I struggle with when/how/if to voice my own thoughts at church. Mostly I just keep them to myself. I’m already on the fringe and worry I will just create more distance between myself and ward members.
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No Dan, there is no good news for faith. How can you continue to hold out hope when the Apostle who is slated to have the longest run as prophet says stuff like this:
Did you listen to the episode? Almost all of it was about being independent in one’s spirituality from whatever church leaders say, as those change from person to person and over time as the church continues to engage the wider culture (they can’t and won’t resist it forever, especially when the fruits of new thinking show themselves as good). His remarks only hold together within a hermetically sealed deductive argument. Change the things plugged in at the top, and change a piece or two in the “from this we knows” as he works his way to the conclusion that same-sex marriage thwarts the Plan of Salvation, it all falls apart. As science and more church members engage on this issue, leaders will be called to reconsider just how “certain” we are about the specifics of God’s plan, about eternal gender essentialism, etc. With a broader theory, arguments like his will show their weaknesses more and more, even to the “usually enthralled be every leader’s word” crowd.
How is anything Bednar said anywhere close to “fostering and nurturing a discipleship in Jesus Christ” as one of the panelists said as a justification for continuing to follow the prophet despite them being fallible. Let’s be honest, what Bednar said was way beyond being “fallible”. What Bednar said is the exact kind of rhetoric that could lead gay lds members to kill themselves. It’s not just being fallible, it is being totally unchristlike while representing yourself as personally representing Christ.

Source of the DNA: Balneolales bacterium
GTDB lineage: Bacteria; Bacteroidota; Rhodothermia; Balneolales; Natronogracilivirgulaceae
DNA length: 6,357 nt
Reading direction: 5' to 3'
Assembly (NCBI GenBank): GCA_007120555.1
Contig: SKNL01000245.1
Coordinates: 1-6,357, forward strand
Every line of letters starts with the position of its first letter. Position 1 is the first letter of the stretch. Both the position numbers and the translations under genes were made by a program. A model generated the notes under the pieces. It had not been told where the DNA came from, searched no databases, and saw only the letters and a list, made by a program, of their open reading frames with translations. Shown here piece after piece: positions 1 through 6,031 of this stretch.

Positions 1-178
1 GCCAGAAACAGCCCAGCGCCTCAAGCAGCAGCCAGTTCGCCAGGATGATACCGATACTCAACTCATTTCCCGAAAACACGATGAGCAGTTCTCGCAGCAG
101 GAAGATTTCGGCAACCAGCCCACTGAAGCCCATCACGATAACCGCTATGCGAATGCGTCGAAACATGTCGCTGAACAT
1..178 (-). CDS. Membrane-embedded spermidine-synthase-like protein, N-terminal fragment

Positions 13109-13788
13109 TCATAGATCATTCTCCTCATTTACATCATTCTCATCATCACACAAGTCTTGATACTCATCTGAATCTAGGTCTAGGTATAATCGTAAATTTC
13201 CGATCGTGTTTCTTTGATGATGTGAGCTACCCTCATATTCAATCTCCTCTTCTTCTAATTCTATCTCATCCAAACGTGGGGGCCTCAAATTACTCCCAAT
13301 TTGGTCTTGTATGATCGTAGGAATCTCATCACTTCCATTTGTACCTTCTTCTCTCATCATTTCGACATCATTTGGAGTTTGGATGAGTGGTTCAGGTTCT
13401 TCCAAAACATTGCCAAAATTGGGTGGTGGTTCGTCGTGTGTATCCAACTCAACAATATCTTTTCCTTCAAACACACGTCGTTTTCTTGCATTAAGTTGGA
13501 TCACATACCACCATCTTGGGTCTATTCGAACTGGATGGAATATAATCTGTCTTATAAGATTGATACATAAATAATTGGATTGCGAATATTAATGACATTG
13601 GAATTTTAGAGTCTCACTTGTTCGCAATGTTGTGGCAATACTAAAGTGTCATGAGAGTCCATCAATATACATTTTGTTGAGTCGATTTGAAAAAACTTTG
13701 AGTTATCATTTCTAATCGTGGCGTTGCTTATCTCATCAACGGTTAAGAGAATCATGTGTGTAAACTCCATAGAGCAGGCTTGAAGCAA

Can you even get more wrong than saying, “there are no homosexual members of the church”? Dan, with the recent statements made by the church and the clearly insane position of Bednar, who will be around a long time……do you honestly expect to see gay members treated equally in the church in your lifetime?
I have a lot of respect for you Dan. It is rare that someone so intelligent can also have such a big heart. I just have to wonder, at some point, do you even have a breaking point?
What I would really like is one of the panelists to listen to Elder Bednar’s statement and respond. I would love to see their rationalization set upon a real life example.
I had a friend send me the link to the Bednar “no homosexual members” clip. When I went to watch the video clip I was expecting the worst, but when I listened to the whole thing I walked away with a different perspective than my friend. I’ll try and make it quick, here are my thoughts.
Without any mental gymnastics, I interpreted his comments to mean that we should not think as members of our church as gay or straight, but we should all unify in the knowledge that we are children of a loving god. I’m pretty sure that Elder Bednar is very aware of open and closet gays in our church.
I did not appreciate how he changes the question that was asked, to fit his worldview. Elder Bednars comments discredit or hinder, a disenfranchised group, to decide what they would prefer to call themselves. He does not even give them the respect to allow them to identify as gay.
Dear BROTHERS and SISTERS of the World, Can WE fully appreciate how Our Heavenly Father councils all of US into following righteous living characteristics that HE has so lovingly prepared for HIS children, and how HE feels about the influence that Satan so vigorously endorse through different behavior? Our Heavenly Fathers Plan will not be thwarted in any way but WE as members of the Church need to Accept and Succor all types of behavior….as only a Loving and Merciful Heavenly Father would. Do WE also appreciate how difficult a subject this is to monitor by the General Authorities of the Church. I gravitate toward an equal understanding of this issue with empathetic equality, but, after all is said and done Our Heavenly Father works through his Servants to reach amicable outcomes, and God will not be mocked.